Visual Thinking in Strategy Design & Communication

The last few days I have been thinking of the value of visual tools in strategy quite intensly. When I was standing in front of our business strategy library I realized how few of these books use visual techniques to make things clearer. Often there is not much more than charts and quite a number of strategy books are text only. The topic of visual techniques and communication has been on my mind because we are currently in close contact with XPLANE, a company whose tagline is "the visual thinking company". They help businesses communicate complex business issues with simple images. One thing I realized was how XPLANE and Arvetica each create value through visual techniques in different areas with different tools.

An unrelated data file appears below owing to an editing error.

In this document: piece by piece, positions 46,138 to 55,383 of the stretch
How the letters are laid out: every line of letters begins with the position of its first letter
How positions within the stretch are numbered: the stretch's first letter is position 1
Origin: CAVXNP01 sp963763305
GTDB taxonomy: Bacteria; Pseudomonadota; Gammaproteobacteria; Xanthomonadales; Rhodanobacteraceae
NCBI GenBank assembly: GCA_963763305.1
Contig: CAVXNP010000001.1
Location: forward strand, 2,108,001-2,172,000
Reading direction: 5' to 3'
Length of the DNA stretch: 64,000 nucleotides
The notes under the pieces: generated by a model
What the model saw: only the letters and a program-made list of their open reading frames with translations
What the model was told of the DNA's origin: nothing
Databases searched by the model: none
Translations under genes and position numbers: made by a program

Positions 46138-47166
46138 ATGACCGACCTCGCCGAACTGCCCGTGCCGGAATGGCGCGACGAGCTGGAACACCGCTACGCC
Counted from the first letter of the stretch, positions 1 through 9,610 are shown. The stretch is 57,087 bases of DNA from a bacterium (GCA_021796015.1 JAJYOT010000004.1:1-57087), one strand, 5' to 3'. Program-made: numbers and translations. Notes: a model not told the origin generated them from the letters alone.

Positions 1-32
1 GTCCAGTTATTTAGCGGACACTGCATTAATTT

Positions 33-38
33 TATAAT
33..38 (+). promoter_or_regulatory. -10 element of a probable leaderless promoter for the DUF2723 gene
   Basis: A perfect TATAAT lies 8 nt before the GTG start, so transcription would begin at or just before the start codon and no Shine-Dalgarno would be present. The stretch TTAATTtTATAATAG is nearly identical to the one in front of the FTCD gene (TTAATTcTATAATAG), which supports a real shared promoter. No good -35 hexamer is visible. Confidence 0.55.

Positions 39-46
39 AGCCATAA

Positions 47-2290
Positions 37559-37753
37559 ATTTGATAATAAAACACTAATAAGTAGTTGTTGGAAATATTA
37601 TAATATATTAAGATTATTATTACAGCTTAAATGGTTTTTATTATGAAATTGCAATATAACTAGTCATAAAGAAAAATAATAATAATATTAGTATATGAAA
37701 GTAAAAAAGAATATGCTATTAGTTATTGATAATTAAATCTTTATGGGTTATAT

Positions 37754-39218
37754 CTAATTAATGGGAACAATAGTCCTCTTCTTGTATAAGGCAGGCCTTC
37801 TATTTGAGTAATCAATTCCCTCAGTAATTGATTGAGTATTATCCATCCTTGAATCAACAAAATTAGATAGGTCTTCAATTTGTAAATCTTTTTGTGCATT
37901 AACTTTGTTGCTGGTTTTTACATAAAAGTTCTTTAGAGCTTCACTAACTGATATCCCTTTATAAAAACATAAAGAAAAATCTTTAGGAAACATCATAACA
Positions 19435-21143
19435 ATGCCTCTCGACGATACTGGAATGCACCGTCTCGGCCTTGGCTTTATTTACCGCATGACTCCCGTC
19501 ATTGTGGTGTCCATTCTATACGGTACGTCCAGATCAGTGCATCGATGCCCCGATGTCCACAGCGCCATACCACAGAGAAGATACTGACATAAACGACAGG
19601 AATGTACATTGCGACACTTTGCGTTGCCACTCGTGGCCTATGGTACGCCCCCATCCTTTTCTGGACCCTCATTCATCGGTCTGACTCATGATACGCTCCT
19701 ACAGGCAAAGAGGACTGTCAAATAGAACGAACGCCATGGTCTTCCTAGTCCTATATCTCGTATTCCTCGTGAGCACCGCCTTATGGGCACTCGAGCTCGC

Arvetica
: Our main strength is to synthesise the essence of business issues, such as strategies and business models in simple diagrams. These are based on concepts (e.g. strategy maps) and are mainly composed of boxes and arrows. The value lies in creating a rapid understanding and the highlighting of how issues are related to each other. Images communicate relationships between objects than text documents. How can you quickly and clearly describe an interdependant multi-channel market approach with words?

XPLANE: Their main strength is their ability to illustrate complex business issues (e.g. change management) with drawn scenarios. They create a quick understanding with their comic-like pictures, because humans easily relate to stories. In many cases it is not sufficient to illustrate business issues through boxes and arrows only. Human scenarios that describe business issues in an illustrative manner help people relate to a the topic much easier. For example, the above image illustrates how to deal with difficult clients.

I'm quite exited that I will be able to learn more about visual techniques in business from XPLANE. I firmly believe that this will be one of the hot topics in strategic management in the coming years. In business strategy we still poorly communicate when it comes to visuals...

Subscribe in Bloglines